Friday, August 18, 2000

Gamera is Really Neat

Best quote out of context I've seen in a news article lately:

"AOL spokesman Rich D'Amato said the company is still looking into how Gamera escaped."

--from an article in yesterday's Washington Post.


"Following his death, Ware re-joined the organization."

--from an AP obituary of one of Mensa's co-founders.

Monday, August 14, 2000

Gold Diggers

Last night I went to a co-workers house for an attempt to win a bunch of bucks from Well, mostly to watch an attempt.

The idea behind is that you're asked three trivia questions at a time. You compete against one of the thousands of other players. Winners advance; losers go into some sort of lame consolation round. (Ties are broken by a lightning round, where speed counts.) The final winner gets $100K with a chance to million dollars. I have no idea how they hope to turn a profit.

The idea behind last night's gathering is that if we got several people playing in the same place, they could help each other out while still having several people playing. So, after much furious networking, 4 systems were set up. There were about 8 of us, so I and others merely observed.

The first sign of trouble came in the first round, when two of the computers sitting right next to each other were paired off. The odds of that seem pretty slim, but we can't figure out any explanation. One was connected via a modem, so it's not like they were matching up IP addresses. Anyway, that knocked 1 out, and the questions were so easy that others were forced into lightning rounds and knocked out pretty quickly. The last remaining one lost in about round 6. (Out of 13 or more.)

We watched the rest of the questions. Then things degenerated into a discussion of how to network Windows 98 machines, and I hit the road.

Sunday, August 13, 2000

A Day at the Races

I went to Laurel Racetrack yesterday with Mensa. I'm sure that sounds like we figured we could beat the system, or makes people wonder what smart people are doing throwing their money away on the ponies. But, really, it was just a social event.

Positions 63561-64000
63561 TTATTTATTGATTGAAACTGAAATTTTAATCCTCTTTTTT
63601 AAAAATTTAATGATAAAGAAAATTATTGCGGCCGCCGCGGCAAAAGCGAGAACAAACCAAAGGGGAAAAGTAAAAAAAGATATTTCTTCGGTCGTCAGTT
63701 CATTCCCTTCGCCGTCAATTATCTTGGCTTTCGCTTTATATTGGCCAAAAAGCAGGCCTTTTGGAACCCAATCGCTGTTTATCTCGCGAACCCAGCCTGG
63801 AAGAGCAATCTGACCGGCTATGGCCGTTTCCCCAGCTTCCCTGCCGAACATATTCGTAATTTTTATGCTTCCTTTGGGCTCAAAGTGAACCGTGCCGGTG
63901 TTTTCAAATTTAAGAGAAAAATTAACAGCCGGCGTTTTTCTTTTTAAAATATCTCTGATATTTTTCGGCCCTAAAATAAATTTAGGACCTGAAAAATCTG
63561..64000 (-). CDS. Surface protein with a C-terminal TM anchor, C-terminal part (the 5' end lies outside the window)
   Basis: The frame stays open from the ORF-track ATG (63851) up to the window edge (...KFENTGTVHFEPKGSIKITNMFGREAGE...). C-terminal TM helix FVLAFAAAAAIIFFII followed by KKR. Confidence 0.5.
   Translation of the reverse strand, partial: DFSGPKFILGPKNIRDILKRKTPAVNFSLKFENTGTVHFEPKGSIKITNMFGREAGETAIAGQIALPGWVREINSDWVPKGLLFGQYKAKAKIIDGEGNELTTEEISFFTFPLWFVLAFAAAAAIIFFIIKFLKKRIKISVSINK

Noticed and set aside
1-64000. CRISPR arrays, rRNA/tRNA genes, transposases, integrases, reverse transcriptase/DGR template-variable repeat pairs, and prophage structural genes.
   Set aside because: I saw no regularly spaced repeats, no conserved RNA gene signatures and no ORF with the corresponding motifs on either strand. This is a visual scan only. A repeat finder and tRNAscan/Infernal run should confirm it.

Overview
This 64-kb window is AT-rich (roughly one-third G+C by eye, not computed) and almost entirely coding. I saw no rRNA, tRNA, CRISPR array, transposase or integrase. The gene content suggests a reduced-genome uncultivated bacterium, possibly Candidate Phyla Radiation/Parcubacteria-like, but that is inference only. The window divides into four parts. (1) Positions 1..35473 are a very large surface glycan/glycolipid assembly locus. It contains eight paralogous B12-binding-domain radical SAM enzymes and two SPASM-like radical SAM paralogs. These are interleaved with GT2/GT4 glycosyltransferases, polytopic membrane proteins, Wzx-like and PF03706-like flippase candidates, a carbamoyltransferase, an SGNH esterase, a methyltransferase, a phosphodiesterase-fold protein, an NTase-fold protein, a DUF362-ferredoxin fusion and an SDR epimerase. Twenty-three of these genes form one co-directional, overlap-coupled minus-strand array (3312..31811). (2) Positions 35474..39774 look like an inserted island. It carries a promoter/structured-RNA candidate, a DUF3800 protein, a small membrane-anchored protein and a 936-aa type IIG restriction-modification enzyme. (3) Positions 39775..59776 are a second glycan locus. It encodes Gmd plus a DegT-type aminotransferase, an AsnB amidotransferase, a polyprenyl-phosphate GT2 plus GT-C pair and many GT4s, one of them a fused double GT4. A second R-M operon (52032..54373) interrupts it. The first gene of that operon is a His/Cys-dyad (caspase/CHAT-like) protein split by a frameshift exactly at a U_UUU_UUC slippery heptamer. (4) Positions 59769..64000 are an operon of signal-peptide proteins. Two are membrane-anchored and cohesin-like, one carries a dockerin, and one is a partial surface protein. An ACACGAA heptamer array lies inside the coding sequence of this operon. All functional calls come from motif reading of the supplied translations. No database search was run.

I had never been to the track before, so it was an interesting experience for me. I had to ask a lot of questions before starting to get how the whole betting thing works. It's neat; the final odds are not determined by a handicapper, but by what bets get placed on which horses. So if lots of people bet on a longshot, the odds come down. It take a little getting used to, but it's really a "free market" type of system, and those things are pretty darn efficient most of the time.

I decided I was willing to lose $20 (we figured to stay for less than 10 races, so that would allow at least a $2 bet in each race). I announced this fact, to everyone's great amusement. My strategy was simple -- pick the horses with the most interesting names (e.g., Party Guy, so I could yell "Party! Party!" during the race). The strategy worked for my first two bets -- but I kept letting things ride and lost $10 on the third bet. On my fourth bet, I wanted to bet the favorite but at 1-5 odds (or 2-5; it kept fluctuating), it hardly seemed worth it. So I went for the exacta. Voila, now I had another $10 to bet. But I lost that bet, and the next one. We decided to leave early, and I was only down $10. So on the last race, I put 2 $5 bets on the longshots, one to show and one to win. The 40-1 longshot I had to win was leading pretty late into the race, which was exciting, but he ended up fading to 7th. Such is the way of longshots. The other horse ended up 9th. Anyway, all in all it was pretty fun, and a fairly slow way to lose money.